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Spike-timing dependent plasticity

Opinion ARTICLE

Front. Synaptic Neurosci., 07 June 2010 | https://doi.org/10.3389/fnsyn.2010.00014

STDP: spiking, timing, rates and beyond

  • Department of Physics, Institute for Brain and Neural Systems, Brown University, Providence, RI, USA

Our view of the world has changed dramatically since it was realized in the early 1970s that networks of neurons can form mappings that are associative, content addressable and relatively invulnerable to the loss of individual neurons or synapses – thus potential candidates for memory storage in the animal brain (Anderson et al., 1972 ). But how, we asked ourselves, could such mappings be constructed in networks of neurons? That is, how could the values of vast numbers of synapses be adjusted to obtain a mapping that corresponds to an appropriate memory?

One possibility was that synaptic modification followed the famous Hebbian rule: “When an axon in cell A is near enough to excite cell B and repeatedly and persistently takes part in firing it, some growth process or metabolic change takes place in one or both cells such that A’s efficiency in firing B is increased” (Hebb, 1949 ). Or, “Neurons that fire together wire together.” In restricted circumstances this gave a mapping with some of the properties of memory.

But, though Hebb had proposed this idea in 1949, it had hardly become fashionable in the biological community. I recall giving talks on this subject, being greeted with condescending smiles and, perhaps, a pat on the head from established neurophysiologists: “You’re very clever young man, but what shred of evidence do you have that synapses modify?” I remember, in particular, an extended conversation with a famous neuroscientist in the late 70s: “We have no evidence whatsoever for Hebbian modification in the ugly little sea snail that I am studying,” he would say. (The evidence has since been obtained, Lin and Glanzman, 1994 .) I remember, in exasperation, suggesting “Well perhaps that’s the difference between an ugly little sea snail and a good looking tenured professor at a major university.”

It was evident, of course, that Hebbian modification could be only part of the story, since synapses would grow in strength without bound. Thus one early question was: How would such modification be stabilized? Another question was: How is the required information made available at the synaptic junction? The input rate is locally available. The integrated cell response to the inputs from all of the cell’s dendrites is not. Thus, in order for the information required for Hebbian modification to be available locally, I conjectured that it must be propagated backwards (by depolarization or spiking in the direction opposite to the usual information flow) from the cell body to each of the synapses, see Figure 1 (Cooper, 1973 ).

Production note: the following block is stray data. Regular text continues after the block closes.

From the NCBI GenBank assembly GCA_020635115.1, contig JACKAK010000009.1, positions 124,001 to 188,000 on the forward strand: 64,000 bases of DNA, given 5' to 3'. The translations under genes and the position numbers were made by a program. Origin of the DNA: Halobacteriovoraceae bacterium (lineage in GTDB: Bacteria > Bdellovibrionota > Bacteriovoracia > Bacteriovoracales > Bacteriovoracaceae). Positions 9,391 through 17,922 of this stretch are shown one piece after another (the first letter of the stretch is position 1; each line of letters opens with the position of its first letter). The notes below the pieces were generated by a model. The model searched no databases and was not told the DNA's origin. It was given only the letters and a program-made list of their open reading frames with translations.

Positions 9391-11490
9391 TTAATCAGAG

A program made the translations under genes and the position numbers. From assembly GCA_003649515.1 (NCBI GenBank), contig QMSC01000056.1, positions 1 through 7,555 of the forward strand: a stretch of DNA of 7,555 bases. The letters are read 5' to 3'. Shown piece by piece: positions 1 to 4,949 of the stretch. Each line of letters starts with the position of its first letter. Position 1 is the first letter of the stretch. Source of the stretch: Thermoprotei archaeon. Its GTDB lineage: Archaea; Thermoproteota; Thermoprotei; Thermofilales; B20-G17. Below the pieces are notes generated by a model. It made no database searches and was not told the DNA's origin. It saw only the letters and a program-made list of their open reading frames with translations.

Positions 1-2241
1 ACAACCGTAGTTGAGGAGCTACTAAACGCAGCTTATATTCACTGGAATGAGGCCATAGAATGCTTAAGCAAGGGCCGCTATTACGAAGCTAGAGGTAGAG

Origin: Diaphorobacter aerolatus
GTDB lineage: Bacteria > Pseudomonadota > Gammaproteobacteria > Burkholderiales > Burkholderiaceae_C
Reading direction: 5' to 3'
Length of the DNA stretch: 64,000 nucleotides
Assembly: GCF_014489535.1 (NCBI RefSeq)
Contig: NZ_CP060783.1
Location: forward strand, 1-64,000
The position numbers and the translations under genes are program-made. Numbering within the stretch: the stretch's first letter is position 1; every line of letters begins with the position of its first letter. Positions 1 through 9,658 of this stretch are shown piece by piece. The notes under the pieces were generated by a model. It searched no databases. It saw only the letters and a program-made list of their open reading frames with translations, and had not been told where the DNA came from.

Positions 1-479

FIGURE 1
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Figure 1. In order that the junction (ij) be modified in proportion to gifj, a means is needed for communicating the firing rate gi which is the result of signals incoming from all the dendrites gi = ΣjAijfj back to the junction (ij).

Although such conjectures seemed attractive, there was, in fact, little or no evidence for synaptic modification of any kind at that time. The primary question thus became: Can we find any evidence for synaptic modification? If so, what is its form? Further, what is its cellular and molecular basis – thus the cellular and molecular basis for learning and memory storage?

One way to attack these questions lay in the experimental observation that many cortical neurons are selective. Selectivity is relatively common in the nervous system. Hubel and Wiesel (1962 , 1970 ) observed edge detectors in area 17 (V1) of visual cortex of kittens. By the mid 1970s there had already been years of experimentation in visual cortex that had led to two (sometimes controversial) conclusions: In animals with “normal” visual experience, visual cortical neurons are selective and binocular; further, these properties depend on the visual experience of the animal (Blakemore and Cooper, 1970 ; Hirsch and Spinelli, 1971 ; Pettigrew and Freeman, 1973 ; Imbert and Buisseret, 1975 ).

Thus it seemed that the input–output relations of these neurons could be altered by visual experience – a possible indication of synaptic modification that might be testable experimentally. Could these experience dependent changes in the input–output properties of neurons be attributed to synaptic modification? If so what kind of modification could explain what was seen?

Early models were rate based (von der Malsburg, 1973 ; Nass and Cooper, 1975 ; Perez et al., 1975 ; Cooper et al., 1979 ). In particular the BCM theory (Bienenstock et al., 1982 ), created to stabilize Hebbian modification and give the desired neuron selectivity, has diverse consequences that have been shown to be in agreement with observation (Cooper et al., 2004 ). Essential postulates of BCM are the existence the LTD and LTP regions as well as the sliding modification threshold. These are very simple mathematical requirements but demand rather complicated cell properties. Are they there? Do neurons really possess these properties? While there was experimental evidence for LTP (Bliss and Lømo, 1973 ), there was little indication that LTD existed in neocortex or Hippocampus. Such questions were the inspiration for the experiments that led to the first observation of LTD and the sliding modification threshold (Dudek and Bear, 1992 ; Kirkwood et al., 1996 ).